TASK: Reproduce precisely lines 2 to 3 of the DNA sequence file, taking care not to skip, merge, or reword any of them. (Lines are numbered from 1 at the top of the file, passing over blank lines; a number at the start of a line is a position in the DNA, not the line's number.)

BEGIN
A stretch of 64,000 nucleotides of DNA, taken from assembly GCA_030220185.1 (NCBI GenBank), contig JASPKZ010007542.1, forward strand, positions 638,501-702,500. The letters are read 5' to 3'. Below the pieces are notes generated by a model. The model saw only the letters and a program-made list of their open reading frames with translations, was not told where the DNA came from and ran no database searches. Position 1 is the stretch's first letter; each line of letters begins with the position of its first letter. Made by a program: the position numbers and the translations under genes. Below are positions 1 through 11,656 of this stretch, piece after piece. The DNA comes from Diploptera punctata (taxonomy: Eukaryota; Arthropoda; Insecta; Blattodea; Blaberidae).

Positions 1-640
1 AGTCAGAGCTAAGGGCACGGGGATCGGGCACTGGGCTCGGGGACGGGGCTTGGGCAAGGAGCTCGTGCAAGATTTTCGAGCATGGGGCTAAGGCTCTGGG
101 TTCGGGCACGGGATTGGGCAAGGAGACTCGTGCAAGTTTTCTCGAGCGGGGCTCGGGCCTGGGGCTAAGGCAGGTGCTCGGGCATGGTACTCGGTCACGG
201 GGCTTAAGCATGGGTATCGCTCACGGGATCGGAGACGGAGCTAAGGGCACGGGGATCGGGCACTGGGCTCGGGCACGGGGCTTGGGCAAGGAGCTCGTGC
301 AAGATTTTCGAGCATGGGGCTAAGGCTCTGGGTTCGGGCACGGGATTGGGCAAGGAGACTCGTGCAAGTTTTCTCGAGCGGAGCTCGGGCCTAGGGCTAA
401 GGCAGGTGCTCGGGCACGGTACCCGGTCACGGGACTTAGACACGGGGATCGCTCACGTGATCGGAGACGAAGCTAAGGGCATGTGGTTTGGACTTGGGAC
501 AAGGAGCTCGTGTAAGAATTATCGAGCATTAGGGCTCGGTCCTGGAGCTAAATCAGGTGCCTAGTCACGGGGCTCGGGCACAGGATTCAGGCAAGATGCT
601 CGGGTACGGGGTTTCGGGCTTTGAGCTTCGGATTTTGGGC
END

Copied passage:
Positions 1-640
1 AGTCAGAGCTAAGGGCACGGGGATCGGGCACTGGGCTCGGGGACGGGGCTTGGGCAAGGAGCTCGTGCAAGATTTTCGAGCATGGGGCTAAGGCTCTGGG